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About a unique political event

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At times one is led to believe that history loves to celebrate itself, so many “historical” events it produces in the precise rhythm of the centuries. Exactly two hundred years after the event that marked Europe like no other before it, the changes brought about by the French revolution were echoed by the fall of the Berlin Wall and the reorganization of the European and global order that it precipitated.

In many respects, both of these events can be qualified as European: by taking place in the middle of the continent, they put an end to the established order and inaugurated an entirely new configuration for the coexistence of European nations. Some believe, however, that in contrast to the French revolution, which despite of its “universal” vocation was in some ways only the beginning of the repartition of the world between the European states (see EUROSTUDIA. Transatlantic Journal for European Studies, vol. 3, no. 2: Europe – Africa: Crossed Perspectives on a “Spiritually Undefendable Europe”), 1989 could coincide with the decline of European power and the end of its domination of the planet.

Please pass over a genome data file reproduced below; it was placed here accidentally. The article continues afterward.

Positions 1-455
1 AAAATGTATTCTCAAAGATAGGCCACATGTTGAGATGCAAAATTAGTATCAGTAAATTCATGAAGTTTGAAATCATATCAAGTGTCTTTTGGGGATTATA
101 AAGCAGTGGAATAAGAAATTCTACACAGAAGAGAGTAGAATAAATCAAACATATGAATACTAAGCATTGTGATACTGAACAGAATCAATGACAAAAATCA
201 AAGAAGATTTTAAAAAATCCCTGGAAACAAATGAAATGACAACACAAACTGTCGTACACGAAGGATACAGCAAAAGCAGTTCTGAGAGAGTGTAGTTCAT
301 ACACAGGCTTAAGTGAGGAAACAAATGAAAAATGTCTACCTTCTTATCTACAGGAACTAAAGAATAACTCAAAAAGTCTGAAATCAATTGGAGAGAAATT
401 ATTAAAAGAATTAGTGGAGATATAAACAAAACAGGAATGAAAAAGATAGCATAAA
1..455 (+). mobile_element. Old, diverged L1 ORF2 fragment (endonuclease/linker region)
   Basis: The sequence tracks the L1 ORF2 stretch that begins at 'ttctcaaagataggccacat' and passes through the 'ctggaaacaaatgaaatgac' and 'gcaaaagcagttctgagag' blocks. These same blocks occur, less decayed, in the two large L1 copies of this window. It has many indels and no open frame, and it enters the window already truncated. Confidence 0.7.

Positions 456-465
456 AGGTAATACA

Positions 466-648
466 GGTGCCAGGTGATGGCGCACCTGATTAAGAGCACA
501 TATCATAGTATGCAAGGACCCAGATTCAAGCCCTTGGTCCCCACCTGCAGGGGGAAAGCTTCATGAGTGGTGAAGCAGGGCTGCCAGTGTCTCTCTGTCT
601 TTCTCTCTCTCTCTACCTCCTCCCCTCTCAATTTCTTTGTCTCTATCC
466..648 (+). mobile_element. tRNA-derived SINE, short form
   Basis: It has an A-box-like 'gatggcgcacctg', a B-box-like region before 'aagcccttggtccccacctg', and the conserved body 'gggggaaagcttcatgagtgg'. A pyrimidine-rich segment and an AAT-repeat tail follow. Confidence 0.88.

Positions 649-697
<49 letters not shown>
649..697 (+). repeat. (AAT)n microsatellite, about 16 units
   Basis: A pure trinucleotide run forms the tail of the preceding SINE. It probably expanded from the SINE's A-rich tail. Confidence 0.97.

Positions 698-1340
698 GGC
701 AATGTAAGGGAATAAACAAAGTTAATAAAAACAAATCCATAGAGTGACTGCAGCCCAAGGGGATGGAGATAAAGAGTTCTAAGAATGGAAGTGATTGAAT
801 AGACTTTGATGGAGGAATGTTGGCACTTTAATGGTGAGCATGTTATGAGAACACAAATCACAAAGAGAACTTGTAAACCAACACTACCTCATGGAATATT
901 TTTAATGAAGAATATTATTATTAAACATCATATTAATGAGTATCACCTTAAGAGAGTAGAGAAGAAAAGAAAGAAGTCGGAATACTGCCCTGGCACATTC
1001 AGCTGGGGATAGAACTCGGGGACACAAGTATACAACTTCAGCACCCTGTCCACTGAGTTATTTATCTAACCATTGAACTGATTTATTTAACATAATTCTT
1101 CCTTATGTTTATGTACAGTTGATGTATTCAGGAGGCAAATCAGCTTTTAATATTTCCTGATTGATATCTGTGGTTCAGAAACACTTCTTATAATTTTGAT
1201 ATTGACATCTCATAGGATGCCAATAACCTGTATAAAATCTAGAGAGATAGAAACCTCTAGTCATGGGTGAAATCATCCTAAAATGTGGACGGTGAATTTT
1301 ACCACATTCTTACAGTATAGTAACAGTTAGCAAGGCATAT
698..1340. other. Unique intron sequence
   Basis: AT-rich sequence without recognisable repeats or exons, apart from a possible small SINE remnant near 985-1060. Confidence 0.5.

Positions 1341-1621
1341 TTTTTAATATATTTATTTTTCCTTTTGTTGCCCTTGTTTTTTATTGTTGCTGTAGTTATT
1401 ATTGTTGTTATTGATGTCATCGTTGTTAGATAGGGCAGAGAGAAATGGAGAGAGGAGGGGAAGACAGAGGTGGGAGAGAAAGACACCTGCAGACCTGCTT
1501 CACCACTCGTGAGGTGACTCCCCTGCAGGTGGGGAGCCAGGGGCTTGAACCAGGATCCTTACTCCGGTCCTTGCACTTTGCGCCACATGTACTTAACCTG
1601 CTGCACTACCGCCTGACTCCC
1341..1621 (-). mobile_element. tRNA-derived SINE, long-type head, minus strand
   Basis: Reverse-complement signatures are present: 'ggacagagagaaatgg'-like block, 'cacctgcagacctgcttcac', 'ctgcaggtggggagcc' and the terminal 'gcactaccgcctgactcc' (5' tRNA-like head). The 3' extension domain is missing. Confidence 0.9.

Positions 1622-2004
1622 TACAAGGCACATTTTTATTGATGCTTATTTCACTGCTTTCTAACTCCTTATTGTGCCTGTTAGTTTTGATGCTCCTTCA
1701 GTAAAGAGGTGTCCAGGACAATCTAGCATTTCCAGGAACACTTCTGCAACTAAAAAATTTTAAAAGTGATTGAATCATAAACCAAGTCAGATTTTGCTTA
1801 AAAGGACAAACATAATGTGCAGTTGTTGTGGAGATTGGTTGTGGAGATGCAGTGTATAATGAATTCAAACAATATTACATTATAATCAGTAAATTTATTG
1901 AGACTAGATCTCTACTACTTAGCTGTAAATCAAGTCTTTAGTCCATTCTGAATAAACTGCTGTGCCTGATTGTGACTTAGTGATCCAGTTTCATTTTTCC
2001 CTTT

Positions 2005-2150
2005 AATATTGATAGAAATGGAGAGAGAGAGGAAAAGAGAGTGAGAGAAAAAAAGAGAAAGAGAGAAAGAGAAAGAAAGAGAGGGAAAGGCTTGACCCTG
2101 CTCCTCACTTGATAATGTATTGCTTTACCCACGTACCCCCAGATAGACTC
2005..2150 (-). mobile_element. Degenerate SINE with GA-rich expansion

The present issue of EUROSTUDIA is dedicated to a reflection on this type of question in the light of the evolution of the last two decades. This issue thus reunites four contributions by three historians (Reiner Marcowitz, Stephan Martens and Olivier Wieviorka) and that of a witness and protagonist of the political and social movements that led to the fall of the German Democratic Republic (Jens Reich). The aim of their contributions is not only that of remembering the events of twenty years ago, but also to analyse the changes that they triggered and to reflect on their future consequences.

Special thanks go to Izabela Potapowicz for her manifold support in providing this issue.

Dietmar Köveker